A standard alignment method for two images is an alignment method where the information from each of the full images are used to calculate an offset all at once. Problems related to this standard method are illustrated by
In comparative inspections, alignment of two full images is generally performed by using edges within the images as information for offset detection. An offset is calculated so that the edge offsets between the full images are minimized. There can be cases, as in
The detection results from full images, such as in
Thus there is a need for improved alignment techniques in which detection errors are minimally caused by alignment errors due to pattern density or shape, and/or for improved techniques for determining when the detection sensitivity needs to be lowered in comparison inspections.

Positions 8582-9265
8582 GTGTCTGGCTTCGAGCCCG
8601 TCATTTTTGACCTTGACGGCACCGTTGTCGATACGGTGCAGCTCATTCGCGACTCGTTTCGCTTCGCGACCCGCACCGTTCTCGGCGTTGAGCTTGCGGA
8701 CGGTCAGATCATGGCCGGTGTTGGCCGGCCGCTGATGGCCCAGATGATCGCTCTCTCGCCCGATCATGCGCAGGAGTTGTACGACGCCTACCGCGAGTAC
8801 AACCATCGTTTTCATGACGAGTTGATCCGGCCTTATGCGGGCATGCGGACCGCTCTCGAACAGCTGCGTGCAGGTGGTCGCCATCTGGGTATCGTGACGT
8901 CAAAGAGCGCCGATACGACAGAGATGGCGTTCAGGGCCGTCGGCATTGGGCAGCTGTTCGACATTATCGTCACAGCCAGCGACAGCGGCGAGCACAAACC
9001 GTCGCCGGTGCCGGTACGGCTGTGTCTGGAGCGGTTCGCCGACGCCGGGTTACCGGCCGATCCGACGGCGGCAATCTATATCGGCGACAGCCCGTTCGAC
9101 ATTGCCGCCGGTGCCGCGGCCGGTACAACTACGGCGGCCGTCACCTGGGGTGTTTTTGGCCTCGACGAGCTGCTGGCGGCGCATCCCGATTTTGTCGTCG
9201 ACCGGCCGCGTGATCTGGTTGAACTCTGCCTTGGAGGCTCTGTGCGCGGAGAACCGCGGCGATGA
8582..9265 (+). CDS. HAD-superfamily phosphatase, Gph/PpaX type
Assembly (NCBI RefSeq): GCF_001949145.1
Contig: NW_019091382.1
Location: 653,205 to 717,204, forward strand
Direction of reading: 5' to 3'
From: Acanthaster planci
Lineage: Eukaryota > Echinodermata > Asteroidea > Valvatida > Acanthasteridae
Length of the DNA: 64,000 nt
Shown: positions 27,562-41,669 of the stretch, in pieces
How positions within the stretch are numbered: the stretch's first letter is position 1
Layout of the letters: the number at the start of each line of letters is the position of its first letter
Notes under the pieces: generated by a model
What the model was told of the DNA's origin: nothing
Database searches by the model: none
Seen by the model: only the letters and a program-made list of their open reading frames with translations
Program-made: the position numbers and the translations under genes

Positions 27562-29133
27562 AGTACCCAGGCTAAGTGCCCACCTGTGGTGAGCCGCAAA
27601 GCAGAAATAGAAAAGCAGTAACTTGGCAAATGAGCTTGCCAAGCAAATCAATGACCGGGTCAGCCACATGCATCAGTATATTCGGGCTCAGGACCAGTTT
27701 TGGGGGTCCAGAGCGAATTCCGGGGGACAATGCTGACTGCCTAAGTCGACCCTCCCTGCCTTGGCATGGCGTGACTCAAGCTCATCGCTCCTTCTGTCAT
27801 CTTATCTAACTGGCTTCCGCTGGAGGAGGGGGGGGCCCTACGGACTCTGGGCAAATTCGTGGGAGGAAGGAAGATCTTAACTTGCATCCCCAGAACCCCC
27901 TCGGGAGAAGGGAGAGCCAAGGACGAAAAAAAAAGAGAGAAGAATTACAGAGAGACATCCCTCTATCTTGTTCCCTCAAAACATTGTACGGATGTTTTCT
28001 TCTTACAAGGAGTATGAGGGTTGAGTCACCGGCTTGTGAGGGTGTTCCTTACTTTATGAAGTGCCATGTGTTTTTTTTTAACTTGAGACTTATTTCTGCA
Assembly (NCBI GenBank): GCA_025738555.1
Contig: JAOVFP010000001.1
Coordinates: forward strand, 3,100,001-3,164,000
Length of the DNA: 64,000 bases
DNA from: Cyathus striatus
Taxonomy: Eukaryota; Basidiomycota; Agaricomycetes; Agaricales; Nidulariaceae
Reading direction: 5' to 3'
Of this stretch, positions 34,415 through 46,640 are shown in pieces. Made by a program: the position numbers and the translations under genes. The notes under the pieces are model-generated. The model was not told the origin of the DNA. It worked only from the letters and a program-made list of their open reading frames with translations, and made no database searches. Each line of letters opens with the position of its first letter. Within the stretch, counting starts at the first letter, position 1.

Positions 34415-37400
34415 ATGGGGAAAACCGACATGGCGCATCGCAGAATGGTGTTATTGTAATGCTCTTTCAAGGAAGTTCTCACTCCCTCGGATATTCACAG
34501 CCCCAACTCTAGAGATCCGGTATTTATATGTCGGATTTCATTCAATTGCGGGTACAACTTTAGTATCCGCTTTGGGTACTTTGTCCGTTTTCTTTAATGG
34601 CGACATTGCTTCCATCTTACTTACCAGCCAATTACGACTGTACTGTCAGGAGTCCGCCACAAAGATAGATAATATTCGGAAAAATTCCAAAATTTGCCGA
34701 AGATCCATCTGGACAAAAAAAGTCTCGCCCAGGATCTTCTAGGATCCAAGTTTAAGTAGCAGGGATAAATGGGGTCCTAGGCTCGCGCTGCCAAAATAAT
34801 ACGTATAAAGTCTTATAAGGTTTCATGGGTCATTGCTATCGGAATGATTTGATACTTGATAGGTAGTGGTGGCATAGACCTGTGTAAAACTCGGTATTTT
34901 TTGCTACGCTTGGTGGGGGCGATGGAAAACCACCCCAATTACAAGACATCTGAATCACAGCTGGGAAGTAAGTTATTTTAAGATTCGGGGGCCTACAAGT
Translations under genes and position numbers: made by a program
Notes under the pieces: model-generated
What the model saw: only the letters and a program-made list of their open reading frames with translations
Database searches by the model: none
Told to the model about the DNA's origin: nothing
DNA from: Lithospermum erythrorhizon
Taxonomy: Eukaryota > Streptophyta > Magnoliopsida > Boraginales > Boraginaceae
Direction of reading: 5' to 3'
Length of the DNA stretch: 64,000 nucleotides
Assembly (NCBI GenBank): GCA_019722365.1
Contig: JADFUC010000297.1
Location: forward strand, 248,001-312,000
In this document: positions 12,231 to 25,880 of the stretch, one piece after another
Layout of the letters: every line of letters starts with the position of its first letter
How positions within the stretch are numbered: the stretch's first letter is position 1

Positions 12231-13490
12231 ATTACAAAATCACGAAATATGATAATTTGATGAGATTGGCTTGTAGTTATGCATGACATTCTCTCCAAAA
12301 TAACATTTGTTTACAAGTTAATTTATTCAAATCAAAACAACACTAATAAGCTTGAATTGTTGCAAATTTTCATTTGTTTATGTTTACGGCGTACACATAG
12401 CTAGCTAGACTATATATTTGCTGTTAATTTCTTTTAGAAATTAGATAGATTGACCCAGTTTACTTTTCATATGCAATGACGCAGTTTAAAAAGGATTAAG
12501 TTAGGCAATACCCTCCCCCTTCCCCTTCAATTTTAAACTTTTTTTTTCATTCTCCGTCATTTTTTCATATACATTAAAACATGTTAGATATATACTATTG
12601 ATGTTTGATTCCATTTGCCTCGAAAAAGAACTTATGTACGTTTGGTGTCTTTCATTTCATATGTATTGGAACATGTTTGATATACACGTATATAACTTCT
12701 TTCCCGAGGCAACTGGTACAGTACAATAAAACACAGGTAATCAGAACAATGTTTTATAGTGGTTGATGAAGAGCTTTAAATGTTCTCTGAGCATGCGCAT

The present invention provides a high-precision alignment method, device and code for inspections that compare an inspection image with a reference image and detect defects from their differences. In an embodiment an inspection image and a reference image are divided into multiple regions. An offset is calculated for each pair of sub-images. Out of these multiple offsets, only the offsets with high reliability are used to determine an offset for the entire image. This allows high-precision alignment with little or no dependency on pattern density or shape, differences in luminance between images, and uneven luminance within individual images. Also, detection sensitivity is adjusted as necessary by monitoring alignment precision. One embodiment of the present invention is suited for use in an alignment method implemented for visual inspection of semiconductor wafers. Other embodiments include use of a Semiconductor Electron Microscope, X-ray system, Focus Ion beam, Transparent Electron Microscope, and the like.